It is understandable that most investors examine a company’s earnings when evaluating its common stock. Earnings often influence stock prices. But there are other things that investors can consider when evaluating a company’s prospects. One of them is free cash flow.
The bottom line tells investors how much money a company made (or lost) over a specified time period. However, reported earnings can be affected by accounting methods, and don’t indicate how much cash a company is generating. Some expenses, such as depreciation and amortization, reduce corporate profits, but do not lower cash flow.
Value Line defines cash flow per share as earnings per share plus depreciation and amortization per share. For many companies, this is a good approximation of actual cash flow. But some items, most notably deferred taxes and investment tax credits, are included in a company’s true cash flow but not in the Value Line definition. That’s why Value Line uses quotation marks in its presentation of “cash flow” per share.
Even with this limitation, the statistics on the Value Line page can be used to provide a gauge of a company’s free cash flow. We define free cash flow as “cash flow” per share after capital spending and common dividends are subtracted. This is not the only way to define free cash flow. For instance, some investors segregate “growth” capital spending from “maintenance” capital expenditures (the capital spending needed to keep ongoing operations running) and subtract just the maintenance capital spending. An investor can do this only if the company has provided a breakdown of maintenance and growth capital spending, however.
Some industries typically generate free cash flow, and some typically have negative cash flow. Most of the stocks in the Household Products Industry, such as Clorox (CLX), have “cash flow” that exceeds the sum of capital spending and dividends. This is not surprising, considering that this is not a capital-intensive industry. On the other hand, each company we cover in the Water Utility Industry, such as American Water Works (AWK), has “cash flow” that doesn’t even cover capital spending, much less capital spending plus dividends. This isn’t a problem as long as a company has access to capital. In some industries, such as the Electric Utility Industry, companies can have positive or negative cash flow due partly to whether a major construction project is under way. For example, Cleco (CNL) had significantly negative free “cash flow” in recent years as the company built the largest project in company history. Now that the project has been completed, however, we estimate that free “cash flow” will be positive in 2010 and 2011.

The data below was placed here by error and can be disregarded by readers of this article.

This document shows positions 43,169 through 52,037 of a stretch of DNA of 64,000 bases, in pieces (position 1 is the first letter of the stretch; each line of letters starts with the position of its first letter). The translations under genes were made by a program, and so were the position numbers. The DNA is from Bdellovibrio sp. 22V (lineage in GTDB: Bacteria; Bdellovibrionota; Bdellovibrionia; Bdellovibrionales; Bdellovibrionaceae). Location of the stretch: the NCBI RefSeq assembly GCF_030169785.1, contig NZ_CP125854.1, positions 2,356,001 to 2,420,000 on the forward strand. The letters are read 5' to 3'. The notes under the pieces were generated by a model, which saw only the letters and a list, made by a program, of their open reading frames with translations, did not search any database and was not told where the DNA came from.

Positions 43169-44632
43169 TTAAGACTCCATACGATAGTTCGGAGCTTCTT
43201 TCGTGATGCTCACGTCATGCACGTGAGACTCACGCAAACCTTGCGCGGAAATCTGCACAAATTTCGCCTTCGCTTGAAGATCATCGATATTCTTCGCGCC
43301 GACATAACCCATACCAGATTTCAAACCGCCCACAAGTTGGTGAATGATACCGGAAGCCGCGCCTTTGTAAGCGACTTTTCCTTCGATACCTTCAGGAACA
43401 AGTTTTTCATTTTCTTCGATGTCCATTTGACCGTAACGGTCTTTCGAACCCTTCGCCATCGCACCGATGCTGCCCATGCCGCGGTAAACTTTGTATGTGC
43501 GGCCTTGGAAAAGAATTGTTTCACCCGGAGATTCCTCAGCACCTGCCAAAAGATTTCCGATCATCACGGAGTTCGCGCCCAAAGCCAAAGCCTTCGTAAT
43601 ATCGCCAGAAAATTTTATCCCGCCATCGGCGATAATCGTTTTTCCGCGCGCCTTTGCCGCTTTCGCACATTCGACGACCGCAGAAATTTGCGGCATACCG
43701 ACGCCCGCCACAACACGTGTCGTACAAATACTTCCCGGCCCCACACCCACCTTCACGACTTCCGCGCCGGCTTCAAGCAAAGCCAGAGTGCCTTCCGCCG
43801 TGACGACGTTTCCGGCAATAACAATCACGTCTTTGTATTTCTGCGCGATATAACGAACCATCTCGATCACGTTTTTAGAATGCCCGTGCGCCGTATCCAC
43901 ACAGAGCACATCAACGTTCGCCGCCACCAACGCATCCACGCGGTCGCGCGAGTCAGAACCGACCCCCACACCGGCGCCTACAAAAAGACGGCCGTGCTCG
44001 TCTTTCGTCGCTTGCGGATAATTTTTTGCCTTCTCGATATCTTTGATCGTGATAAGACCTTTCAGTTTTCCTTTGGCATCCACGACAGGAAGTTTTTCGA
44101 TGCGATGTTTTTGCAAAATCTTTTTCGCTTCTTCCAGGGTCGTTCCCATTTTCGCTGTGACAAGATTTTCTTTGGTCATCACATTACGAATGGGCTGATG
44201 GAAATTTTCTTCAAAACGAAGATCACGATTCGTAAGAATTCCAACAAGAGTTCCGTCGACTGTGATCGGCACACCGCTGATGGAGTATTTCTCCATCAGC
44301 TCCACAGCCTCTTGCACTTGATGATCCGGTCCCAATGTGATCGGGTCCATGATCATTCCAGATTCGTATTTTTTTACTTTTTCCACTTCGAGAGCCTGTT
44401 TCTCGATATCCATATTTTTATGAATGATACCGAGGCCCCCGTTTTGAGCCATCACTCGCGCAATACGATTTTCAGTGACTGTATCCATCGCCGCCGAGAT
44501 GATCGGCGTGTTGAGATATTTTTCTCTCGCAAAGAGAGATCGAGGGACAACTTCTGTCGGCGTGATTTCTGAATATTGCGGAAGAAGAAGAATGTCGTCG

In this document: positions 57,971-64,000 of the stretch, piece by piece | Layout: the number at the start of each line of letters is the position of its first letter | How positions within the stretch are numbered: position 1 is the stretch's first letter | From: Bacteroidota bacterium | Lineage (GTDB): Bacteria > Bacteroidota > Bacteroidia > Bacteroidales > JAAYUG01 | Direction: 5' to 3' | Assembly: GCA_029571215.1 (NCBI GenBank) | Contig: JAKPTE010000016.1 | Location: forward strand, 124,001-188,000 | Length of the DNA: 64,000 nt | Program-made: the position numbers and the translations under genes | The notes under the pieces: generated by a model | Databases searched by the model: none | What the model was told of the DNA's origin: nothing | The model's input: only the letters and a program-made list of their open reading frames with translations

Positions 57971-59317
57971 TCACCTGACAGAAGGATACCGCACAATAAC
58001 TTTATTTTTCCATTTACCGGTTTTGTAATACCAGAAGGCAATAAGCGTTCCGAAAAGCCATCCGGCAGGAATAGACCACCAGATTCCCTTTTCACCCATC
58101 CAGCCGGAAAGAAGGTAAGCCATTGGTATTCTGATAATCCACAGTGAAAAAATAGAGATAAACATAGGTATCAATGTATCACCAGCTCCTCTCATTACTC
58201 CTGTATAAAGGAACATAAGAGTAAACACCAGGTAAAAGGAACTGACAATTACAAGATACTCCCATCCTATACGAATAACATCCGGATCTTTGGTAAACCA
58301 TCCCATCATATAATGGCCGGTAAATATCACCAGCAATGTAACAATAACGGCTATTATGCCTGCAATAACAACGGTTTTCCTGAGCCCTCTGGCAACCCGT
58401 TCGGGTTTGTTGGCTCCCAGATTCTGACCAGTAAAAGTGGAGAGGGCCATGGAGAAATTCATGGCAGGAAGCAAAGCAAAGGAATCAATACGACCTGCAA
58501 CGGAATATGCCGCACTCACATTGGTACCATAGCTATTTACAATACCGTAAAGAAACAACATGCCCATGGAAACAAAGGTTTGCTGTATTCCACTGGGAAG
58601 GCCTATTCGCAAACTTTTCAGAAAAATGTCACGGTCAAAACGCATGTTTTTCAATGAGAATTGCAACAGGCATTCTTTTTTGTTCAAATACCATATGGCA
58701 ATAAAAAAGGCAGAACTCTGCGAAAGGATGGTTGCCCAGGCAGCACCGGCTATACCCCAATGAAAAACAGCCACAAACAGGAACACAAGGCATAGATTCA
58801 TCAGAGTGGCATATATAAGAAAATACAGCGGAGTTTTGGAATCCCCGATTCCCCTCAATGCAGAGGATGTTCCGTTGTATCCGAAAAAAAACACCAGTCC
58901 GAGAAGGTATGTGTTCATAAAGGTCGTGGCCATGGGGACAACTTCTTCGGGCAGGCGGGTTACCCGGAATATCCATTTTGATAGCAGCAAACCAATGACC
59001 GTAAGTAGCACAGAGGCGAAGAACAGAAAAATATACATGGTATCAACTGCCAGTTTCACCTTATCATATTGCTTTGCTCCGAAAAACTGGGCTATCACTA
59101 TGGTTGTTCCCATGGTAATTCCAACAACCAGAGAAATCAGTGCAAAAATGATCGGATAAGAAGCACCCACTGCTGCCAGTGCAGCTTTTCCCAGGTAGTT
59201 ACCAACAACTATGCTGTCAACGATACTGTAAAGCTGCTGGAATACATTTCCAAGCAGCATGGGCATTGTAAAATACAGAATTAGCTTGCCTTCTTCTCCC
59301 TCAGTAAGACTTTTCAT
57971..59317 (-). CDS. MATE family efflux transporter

Companies that generate free cash flow have several options for the use of their cash. They can use the funds to reduce debt, increase dividends (or declare a special dividend), buy back common shares, or make acquisitions. (Note that acquisitions are not included in Value Line’s definition of capital spending.) Companies that still have traditional pension plans, rather than defined contribution plans, can also use cash to help fund the pension plan. FirstEnergy (FE), for one, has done this from time to time in recent years.
Subscribers to The Value Line Investment Survey receive a list each week with the title, “Biggest “Free Flow” Cash Generators”. These are companies that earned more “cash flow” over the past five years than was required to build plant and pay dividends. Many of these companies do not pay dividends, however, and thus are not necessarily suitable for every investor. We do not advise investors to buy a stock just because a company is generating free “cash flow”, or shun equities of companies that need to finance their capital spending requirements. Free “cash flow” is just one more tool that investors can use in evaluating stocks.
At the time of this article’s writing, the author did not have positions in any of the companies mentioned.